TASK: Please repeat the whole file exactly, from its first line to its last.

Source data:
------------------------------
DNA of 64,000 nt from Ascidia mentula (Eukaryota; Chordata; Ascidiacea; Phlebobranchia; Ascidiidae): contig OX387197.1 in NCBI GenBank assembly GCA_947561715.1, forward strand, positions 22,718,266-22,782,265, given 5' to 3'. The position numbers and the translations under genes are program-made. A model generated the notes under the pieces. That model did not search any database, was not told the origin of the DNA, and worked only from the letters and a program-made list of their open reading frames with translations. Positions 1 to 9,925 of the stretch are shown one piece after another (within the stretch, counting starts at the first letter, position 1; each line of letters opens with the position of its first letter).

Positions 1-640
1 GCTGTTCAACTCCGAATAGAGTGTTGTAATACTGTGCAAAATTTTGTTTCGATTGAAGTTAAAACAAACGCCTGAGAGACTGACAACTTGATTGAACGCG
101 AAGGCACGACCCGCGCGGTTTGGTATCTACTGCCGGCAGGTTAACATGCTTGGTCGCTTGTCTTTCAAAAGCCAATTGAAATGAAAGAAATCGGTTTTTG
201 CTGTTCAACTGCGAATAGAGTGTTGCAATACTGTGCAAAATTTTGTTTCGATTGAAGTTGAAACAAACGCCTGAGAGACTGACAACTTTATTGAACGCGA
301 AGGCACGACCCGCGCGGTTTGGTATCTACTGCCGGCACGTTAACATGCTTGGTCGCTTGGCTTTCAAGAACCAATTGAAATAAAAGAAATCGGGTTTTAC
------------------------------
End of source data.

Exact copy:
DNA of 64,000 nt from Ascidia mentula (Eukaryota; Chordata; Ascidiacea; Phlebobranchia; Ascidiidae): contig OX387197.1 in NCBI GenBank assembly GCA_947561715.1, forward strand, positions 22,718,266-22,782,265, given 5' to 3'. The position numbers and the translations under genes are program-made. A model generated the notes under the pieces. That model did not search any database, was not told the origin of the DNA, and worked only from the letters and a program-made list of their open reading frames with translations. Positions 1 to 9,925 of the stretch are shown one piece after another (within the stretch, counting starts at the first letter, position 1; each line of letters opens with the position of its first letter).

Positions 1-640
1 GCTGTTCAACTCCGAATAGAGTGTTGTAATACTGTGCAAAATTTTGTTTCGATTGAAGTTAAAACAAACGCCTGAGAGACTGACAACTTGATTGAACGCG
101 AAGGCACGACCCGCGCGGTTTGGTATCTACTGCCGGCAGGTTAACATGCTTGGTCGCTTGTCTTTCAAAAGCCAATTGAAATGAAAGAAATCGGTTTTTG
201 CTGTTCAACTGCGAATAGAGTGTTGCAATACTGTGCAAAATTTTGTTTCGATTGAAGTTGAAACAAACGCCTGAGAGACTGACAACTTTATTGAACGCGA
301 AGGCACGACCCGCGCGGTTTGGTATCTACTGCCGGCACGTTAACATGCTTGGTCGCTTGGCTTTCAAGAACCAATTGAAATAAAAGAAATCGGGTTTTAC